After several factual questions, the Labour leader rose to his political argument. To cries of "shame on you!" from Tory MPs, he warned that local authority cuts of 40 per cent meant "we all pay a price in public safety". Corbyn added: “What the tragedy of Grenfell Tower has exposed is the disastrous effects of austerity. The disregard for working-class communities, the terrible consequences of deregulation and cutting corners." Corbyn noted that 11,000 firefighters had been cut and that the public sector pay cap (which Labour has tabled a Queen's Speech amendment against) was hindering recruitment. "This disaster must be a wake-up call," he concluded.

But May, who fared better than many expected, had a ready retort. "The cladding of tower blocks did not start under this government, it did not start under the previous coalition governments, the cladding of tower blocks began under the Blair government," she said. “In 2005 it was a Labour government that introduced the regulatory reform fire safety order which changed the requirements to inspect a building on fire safety from the local fire authority to a 'responsible person'." In this regard, however, Corbyn's lack of frontbench experience is a virtue – no action by the last Labour government can be pinned on him. 

Whether or not the Conservatives accept the link between Grenfell and austerity, their reluctance to defend continued cuts shows an awareness of how politically vulnerable they have become (No10 has announced that the public sector pay cap is under review).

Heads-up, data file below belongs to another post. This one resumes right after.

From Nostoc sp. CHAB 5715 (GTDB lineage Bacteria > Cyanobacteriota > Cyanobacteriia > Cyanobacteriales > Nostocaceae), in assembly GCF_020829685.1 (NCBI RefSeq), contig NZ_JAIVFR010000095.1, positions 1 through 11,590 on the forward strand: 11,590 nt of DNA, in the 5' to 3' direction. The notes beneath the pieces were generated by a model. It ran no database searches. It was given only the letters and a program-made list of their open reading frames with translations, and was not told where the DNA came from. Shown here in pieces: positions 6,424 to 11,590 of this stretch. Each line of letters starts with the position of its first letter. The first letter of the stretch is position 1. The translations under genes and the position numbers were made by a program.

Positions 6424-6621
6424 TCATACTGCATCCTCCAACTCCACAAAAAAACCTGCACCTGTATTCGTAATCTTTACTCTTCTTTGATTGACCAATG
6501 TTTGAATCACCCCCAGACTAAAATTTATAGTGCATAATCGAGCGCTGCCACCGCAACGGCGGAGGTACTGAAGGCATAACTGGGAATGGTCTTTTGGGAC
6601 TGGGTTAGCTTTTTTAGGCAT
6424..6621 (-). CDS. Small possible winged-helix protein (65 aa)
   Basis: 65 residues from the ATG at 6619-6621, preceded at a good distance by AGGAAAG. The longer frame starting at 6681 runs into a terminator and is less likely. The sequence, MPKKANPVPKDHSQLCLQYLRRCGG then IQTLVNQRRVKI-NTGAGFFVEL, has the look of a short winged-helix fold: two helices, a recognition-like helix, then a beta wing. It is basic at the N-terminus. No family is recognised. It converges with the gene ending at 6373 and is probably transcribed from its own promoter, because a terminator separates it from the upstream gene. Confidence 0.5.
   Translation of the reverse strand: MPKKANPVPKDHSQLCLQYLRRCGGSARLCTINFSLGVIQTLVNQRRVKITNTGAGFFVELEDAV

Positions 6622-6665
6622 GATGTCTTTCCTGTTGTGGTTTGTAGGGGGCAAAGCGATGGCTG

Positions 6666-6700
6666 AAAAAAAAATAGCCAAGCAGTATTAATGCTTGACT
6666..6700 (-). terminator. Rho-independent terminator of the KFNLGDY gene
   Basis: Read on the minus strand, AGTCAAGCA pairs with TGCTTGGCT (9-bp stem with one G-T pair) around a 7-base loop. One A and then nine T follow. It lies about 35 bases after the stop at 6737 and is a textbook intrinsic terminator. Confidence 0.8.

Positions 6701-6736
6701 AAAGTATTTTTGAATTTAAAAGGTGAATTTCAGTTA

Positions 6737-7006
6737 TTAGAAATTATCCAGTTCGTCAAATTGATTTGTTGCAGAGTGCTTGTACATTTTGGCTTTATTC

Though Tory MP Philip Davies accused May of having an "aversion" to policies "that might be popular with the public" (he demanded the abolition of the 0.7 per cent foreign aid target), there was little dissent from the backbenches – reflecting the new consensus that the Prime Minister is safe (in the absence of an attractive alternative).

And May, whose jokes sometimes fall painfully flat, was able to accuse Corbyn of saying "one thing to the many and another thing to the few" in reference to his alleged Trident comments to Glastonbury festival founder Michael Eavis. But the Labour leader, no longer looking fearfully over his shoulder, displayed his increased authority today. Though the Conservatives may jeer him, the lingering fear in Tory minds is that they and the country are on divergent paths. 

George Eaton is political editor of the New Statesman.